it calls it a base for space operations.

In its present form the International Space Station is a base dedicated to scientific research operations. This is made clear in a recent guidebook produced by NASA. The agency describes it as a national laboratory concentrating on research in biology, human physiology and psychology, physical science and materials, Earth and space science and technology for exploration beyond low Earth orbit. The Station’s job is to return the resulting discoveries and new knowledge to Earth for the benefit of mankind and the planet. This emphasis on research is quite narrow compared with the much broader role envisioned for the Station when President Reagan gave it the go-ahead in 1984. Then, it was intended to perform eight functions: space laboratory, astronomical observatory, transportation node, servicing facility, assembly platform, manufacturing plant, storage depot and staging base.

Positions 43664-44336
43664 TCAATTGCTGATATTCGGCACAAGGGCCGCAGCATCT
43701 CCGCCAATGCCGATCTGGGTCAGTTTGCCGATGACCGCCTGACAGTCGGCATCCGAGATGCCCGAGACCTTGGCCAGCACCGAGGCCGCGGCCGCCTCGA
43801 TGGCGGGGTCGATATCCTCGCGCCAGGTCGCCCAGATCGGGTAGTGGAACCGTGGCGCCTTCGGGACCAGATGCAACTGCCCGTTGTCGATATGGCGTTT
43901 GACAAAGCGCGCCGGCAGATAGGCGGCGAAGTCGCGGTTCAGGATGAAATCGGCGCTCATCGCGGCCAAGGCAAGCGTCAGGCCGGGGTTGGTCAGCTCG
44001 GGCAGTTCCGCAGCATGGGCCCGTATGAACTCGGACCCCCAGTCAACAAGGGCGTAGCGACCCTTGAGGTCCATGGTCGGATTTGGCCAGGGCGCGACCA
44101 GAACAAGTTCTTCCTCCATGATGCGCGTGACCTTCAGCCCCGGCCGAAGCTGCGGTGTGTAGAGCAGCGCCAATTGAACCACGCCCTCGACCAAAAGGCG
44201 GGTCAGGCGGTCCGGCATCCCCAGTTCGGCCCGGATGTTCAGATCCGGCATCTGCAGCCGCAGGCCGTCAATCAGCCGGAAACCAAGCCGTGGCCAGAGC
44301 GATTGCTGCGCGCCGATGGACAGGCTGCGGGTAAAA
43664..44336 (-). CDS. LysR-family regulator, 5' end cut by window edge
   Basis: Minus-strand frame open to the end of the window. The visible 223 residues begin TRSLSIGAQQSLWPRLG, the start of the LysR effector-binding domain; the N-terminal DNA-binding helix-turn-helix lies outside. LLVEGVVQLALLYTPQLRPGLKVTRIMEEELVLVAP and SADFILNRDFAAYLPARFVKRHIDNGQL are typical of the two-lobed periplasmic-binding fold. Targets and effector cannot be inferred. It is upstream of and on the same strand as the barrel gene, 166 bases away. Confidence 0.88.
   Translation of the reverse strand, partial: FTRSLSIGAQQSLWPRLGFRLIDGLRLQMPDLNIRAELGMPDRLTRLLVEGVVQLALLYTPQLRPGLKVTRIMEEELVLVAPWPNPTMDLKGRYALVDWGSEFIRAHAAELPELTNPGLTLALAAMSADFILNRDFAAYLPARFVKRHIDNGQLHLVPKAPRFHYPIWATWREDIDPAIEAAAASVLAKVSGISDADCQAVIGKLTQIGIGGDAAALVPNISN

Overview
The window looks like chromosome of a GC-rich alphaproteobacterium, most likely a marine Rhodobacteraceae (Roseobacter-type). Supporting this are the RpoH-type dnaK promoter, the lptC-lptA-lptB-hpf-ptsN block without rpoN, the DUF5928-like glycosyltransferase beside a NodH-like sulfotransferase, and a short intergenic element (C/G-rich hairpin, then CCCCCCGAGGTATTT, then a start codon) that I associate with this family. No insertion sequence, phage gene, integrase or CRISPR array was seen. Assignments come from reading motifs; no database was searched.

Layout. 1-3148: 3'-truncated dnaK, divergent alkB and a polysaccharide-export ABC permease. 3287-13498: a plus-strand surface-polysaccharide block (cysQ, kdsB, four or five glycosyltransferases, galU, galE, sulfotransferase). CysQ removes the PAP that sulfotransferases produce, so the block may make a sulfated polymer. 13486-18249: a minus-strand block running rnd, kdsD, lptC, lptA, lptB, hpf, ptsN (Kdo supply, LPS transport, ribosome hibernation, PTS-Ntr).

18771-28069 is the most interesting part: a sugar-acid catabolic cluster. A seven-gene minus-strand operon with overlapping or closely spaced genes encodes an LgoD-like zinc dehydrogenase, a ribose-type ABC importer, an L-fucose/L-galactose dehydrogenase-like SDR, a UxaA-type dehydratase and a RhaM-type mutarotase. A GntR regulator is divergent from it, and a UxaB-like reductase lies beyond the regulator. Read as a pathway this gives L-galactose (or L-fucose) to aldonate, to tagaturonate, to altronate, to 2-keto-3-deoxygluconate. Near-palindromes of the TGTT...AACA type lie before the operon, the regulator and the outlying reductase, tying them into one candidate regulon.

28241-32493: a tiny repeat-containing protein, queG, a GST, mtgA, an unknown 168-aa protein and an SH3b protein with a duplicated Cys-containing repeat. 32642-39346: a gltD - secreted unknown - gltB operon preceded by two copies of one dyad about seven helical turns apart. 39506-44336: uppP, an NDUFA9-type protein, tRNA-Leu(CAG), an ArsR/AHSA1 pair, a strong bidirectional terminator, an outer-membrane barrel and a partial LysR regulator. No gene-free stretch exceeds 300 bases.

The gradual erosion of expectations for the Station before its completion in 2011 is marked by multiple design changes to the Station’s configuration, forced on the project by financial and political realities. These changes are chronicled in this book and they make a fascinating story. However, it is important to stress that if the Station’s functions have diminished over time, its scale, size and presence have not. The International Space Station as a completed piece of engineering has, if anything, gained in stature for only recently can we stand back, take it in and appreciate the true significance of what it is.